Hearing the message before committing to a job or gig gives you time to check your schedule, do some figures on what the job’s worth, and think through the implications of saying “yes”. If Jason does answer the phone, he’s learned to say, “Let me check my book on that and get back to you later today. What were those dates again? How much is it paying? Where’s the location?”
7. “Focus upon a niche.” – Darren Rowse
In an interview with Suite 101, Darren explains that his first blog was very general, and covered a variety of topics. He found it hard to keep readers, because few of them shared an interest in the same combination of topics that he enjoyed writing about. His answer to this problem was to focus on just one topic.
“One of the best things I did was start a second blog with a focus – cameras and then other blogs on other interests. I found when I did this that readers responded really well as they were getting just what they wanted, I found freedom in it because I could write as much as I wanted on those topics without worrying that readers would become disillusioned and found it was easier to monetize a blog with a focus. Advertisers don’t want to advertise on a blog that is general – they want content and readers with the same focus as their products.”
8. “I’ve found that simplifying my schedule allows me to do things that I never thought I could do before.” – Leo Babauta
Leo Babauta is a problogger best known for his Zen Habits site, where he emphasizes simplicity as a means to productivity.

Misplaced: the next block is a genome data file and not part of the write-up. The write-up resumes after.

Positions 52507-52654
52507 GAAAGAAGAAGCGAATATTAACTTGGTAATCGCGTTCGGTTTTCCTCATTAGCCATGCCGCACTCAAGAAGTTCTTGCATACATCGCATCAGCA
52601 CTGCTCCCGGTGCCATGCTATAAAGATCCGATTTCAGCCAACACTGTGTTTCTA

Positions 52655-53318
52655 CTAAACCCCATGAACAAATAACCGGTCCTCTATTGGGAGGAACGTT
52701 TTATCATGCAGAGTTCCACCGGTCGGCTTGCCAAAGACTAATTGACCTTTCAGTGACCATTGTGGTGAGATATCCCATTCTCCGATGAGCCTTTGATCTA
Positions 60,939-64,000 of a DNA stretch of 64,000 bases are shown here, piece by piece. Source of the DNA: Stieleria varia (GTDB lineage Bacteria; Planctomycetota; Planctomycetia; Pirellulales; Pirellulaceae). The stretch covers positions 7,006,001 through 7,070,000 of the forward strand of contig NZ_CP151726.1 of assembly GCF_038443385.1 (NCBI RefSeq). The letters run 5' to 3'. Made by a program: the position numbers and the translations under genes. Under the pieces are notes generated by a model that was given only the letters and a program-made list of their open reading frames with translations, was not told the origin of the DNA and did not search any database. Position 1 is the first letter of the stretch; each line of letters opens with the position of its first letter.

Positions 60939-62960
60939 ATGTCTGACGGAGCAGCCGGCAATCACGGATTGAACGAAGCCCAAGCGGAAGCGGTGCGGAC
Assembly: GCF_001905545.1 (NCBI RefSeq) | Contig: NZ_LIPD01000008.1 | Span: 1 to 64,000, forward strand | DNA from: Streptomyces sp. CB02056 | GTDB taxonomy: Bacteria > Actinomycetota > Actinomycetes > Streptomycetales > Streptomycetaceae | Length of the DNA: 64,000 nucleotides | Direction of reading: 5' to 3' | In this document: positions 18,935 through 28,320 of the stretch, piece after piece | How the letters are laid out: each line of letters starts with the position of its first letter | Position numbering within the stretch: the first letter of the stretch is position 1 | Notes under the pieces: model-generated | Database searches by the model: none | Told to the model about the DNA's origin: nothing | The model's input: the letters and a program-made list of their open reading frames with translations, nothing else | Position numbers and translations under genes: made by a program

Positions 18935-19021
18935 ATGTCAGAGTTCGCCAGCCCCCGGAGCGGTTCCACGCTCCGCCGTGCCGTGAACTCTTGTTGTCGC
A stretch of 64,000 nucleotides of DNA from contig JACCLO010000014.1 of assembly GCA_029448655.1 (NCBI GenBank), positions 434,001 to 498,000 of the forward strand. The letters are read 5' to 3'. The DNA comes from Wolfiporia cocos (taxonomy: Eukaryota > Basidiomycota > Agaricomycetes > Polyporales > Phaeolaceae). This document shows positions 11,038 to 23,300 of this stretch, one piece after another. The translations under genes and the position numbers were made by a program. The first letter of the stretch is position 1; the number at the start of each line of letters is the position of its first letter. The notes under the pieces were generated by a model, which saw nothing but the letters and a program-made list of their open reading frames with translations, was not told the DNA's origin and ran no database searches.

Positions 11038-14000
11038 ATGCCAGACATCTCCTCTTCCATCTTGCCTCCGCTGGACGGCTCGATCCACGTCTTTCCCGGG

The above quote is from a Lifehacker interview called “Leo Babauta on the Power of Less“. During the interview, Leo explains that by aiming to do too much – or trying to manage too many things – we often achieve less.
Speaking of some of his accomplishments, Leo says, “These things would never have been possible if I kept saying ‘yes’ to everything, and if I never learned to free up my time by making the tough choices and saying ‘no’ to things that didn’t match up with my dreams and values.”
He concludes, “There’s no doubt in my mind that I’m much, much more effective these days now that I’ve learned to focus on one task at a time and really pour myself into each task, each moment. Not only that, I’m much happier, less stressed, and more satisfied with my work and life.”
9. “Ignore your critics.” – Seth Godin
Seth Godin is an author of business books and a popular speaker. In recent years he launched Squidoo, a community website allowing users to create pages for subjects of interest.
In an article with the above title, Seth asks the question: “If you find 100 comments on a blog post or 100 reviews of a new book or 100 tweets about you, and two of them are negative, while 98 are positive, which ones are you going to read first?”
He concludes that your critics are your critics. Pay them too much attention, and they’ll bring you down. They are unlikely to change their minds, so you may as well ignore them. He adds that you should also ignore your fans. As fans, they are always going to sing your praise and swell your head.
So who do you listen to? “Your sneezers. You should listen to the people who tell the most people about you. Listen to the people who thrive on sharing your good works with others. If you delight these people, you grow.”
10. “Leave your desk messy.” – Anne Zelenka
Anne Zelenka is the former editor for the blog Web Worker Daily. The blog addresses a new workforce — those who are connected to their jobs through the internet.
Are you a perfectionist? In an article for the Web Worker Daily, Anne explores this potential problem: “Spend too much time worrying about getting your desk perfectly clean and your work perfectly excellent and you might put yourself at risk for psychological problems.” I imagine working on your own could increase the risk.
What is the solution? Allow yourself to be less than perfect. “Leave work on time. Don’t arrive early. Take all the breaks allowed. Leave the desk a mess. Allow yourself a set number of tries to finish a job; then turn in what you have.” A messy desk just might be the sign of a sane mind!